The Calgary Heritage Authority notes that many well-known properties, such as the Sunnyside Grocery, Ramsay Design Centre and Riverside Bungalow School, are all at-risk properties fated to become vacant or destroyed for further development.
Prior to the news of McHugh House, the Eamon's Camp building, a former gas station between Calgary and Cochrane, Alta., was moved to make way for the Tuscany LRT station. The structure, which cost the city $500,000 to move, is currently sitting in storage. Its future is unknown for the time being.
The last residential house in the downtown core, located at 933 5th Ave. S.W., is also up for demolition.
Ricky Leong, a columnist for the Calgary Sun, recognized a major flaw in the city's preservation process, noting that a building simply receiving historical significance isn't enough to provide for maintenance and upkeep beyond protection.
"It's no wonder, then, that many homeowners would rather knock over a piece of history then take care of it," he wrote in a March 2013 column.
Residents who wish to preserve a landmark are able to apply for city funding through the Historic Resource Conservation Grant program.
Scott Joliffe, chair of the Calgary Heritage Authority, said in an Oct. 2011 Calgary Journal article regarding the demolition of the Ogden grain elevator, "It's important to preserve the city's history."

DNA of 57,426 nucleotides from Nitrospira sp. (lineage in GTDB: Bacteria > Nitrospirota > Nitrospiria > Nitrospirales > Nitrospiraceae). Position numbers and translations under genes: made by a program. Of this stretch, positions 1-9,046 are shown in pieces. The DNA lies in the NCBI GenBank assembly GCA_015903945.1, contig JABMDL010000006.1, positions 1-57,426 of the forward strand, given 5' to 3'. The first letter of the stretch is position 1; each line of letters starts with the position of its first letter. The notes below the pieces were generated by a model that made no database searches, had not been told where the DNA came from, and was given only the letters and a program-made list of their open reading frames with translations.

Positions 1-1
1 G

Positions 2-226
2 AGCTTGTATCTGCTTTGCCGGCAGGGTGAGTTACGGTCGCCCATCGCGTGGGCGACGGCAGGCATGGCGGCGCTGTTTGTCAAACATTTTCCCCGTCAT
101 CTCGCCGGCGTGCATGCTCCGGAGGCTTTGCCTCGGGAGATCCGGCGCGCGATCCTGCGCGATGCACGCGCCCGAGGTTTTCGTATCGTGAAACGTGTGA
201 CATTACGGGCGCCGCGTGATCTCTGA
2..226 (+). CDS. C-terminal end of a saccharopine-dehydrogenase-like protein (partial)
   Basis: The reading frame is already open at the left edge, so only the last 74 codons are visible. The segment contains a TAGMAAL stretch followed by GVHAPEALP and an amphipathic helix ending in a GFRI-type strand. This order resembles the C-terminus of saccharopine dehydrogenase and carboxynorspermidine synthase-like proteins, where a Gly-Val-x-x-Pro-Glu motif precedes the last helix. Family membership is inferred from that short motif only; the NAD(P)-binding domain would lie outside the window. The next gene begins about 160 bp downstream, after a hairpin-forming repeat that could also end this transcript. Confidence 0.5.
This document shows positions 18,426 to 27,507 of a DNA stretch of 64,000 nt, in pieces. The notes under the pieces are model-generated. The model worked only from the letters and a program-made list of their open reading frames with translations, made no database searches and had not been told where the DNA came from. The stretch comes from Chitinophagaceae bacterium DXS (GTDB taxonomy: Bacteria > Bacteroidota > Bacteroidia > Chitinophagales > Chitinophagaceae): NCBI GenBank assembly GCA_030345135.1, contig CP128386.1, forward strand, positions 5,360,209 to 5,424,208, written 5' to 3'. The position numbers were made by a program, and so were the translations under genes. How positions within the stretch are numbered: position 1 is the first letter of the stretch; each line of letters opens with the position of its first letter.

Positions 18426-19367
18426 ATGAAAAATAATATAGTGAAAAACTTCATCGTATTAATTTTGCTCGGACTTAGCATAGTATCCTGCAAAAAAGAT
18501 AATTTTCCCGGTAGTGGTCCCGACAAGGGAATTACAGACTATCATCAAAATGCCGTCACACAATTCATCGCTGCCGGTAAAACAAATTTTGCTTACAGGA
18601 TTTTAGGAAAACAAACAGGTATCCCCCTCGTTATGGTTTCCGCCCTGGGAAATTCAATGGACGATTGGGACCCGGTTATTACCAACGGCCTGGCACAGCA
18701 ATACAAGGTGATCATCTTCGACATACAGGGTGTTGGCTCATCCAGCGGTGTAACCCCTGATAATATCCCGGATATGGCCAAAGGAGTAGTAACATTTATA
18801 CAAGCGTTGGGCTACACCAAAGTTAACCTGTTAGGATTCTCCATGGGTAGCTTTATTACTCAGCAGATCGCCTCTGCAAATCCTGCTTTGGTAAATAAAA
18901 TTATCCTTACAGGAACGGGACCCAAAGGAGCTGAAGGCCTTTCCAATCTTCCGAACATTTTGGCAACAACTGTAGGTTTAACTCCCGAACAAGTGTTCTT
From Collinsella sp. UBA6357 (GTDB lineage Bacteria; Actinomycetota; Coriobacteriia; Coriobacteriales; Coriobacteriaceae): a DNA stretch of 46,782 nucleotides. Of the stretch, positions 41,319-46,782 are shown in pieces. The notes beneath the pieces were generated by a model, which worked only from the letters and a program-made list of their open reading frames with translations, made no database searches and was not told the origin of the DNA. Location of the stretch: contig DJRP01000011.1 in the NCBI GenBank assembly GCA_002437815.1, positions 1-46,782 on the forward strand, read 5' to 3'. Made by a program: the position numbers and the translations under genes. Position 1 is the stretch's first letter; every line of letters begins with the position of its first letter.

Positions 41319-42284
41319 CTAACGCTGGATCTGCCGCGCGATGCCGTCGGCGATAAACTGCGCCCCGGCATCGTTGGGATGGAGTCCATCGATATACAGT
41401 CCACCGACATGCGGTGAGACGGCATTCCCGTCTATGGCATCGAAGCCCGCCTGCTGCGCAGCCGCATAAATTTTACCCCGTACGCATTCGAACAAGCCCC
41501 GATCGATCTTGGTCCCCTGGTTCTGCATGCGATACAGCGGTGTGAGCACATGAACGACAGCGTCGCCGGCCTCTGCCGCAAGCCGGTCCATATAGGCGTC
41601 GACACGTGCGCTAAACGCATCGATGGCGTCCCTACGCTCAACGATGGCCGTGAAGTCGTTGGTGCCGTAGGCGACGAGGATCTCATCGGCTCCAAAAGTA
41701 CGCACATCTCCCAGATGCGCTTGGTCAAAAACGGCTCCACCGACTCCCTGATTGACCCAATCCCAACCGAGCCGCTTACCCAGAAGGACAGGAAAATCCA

"Historic buildings are symbols of the hopes and dreams of generations that came before us, and preserving those gives us roots in this community," he said.
“Historic buildings are symbols of the hopes and dreams of generations that came before us and preserving those gives us roots in this community."
– Scott Joliffe, Chair, Calgary Heritage Authority.
Cynthia Klassen, president of the Calgary Heritage Initiative Society, was quoted in the same article, and said that the destruction of the landmark goes well beyond the loss of a building.
"The building held a lot of stories, and now that the building is gone, the stories are gone too," she said.
A loss of these valuable buildings and homes means a loss of the stories and history that makes Calgary what it is today. Klassen said in the article that much of the destruction of many historical properties is due to the need for more space for modern transportation.
In fact, the Ramsay Design Centre is noted on the Heritage Initiative Society's website as being "partially 'in the way' of the future S.E. LRT."
Although the Calgary Heritage Strategy document states that the City of Calgary will work with "owners, developers, community groups and other levels of government to help build a culture of preservation," the strategy could be supplemented by expanding the historic grant resource program, or by obtaining legal protection for more historic buildings.
In Jan. 2014, the province pledged $12 million towards heritage projects damaged by the June 2013 flood, with $4.5 million of that going towards damaged homes that have a heritage designation.
McHugh House has been spared from demolition for the time being, however, the future of the remaining jewels of Calgary's past continue lie under clouds of uncertainty.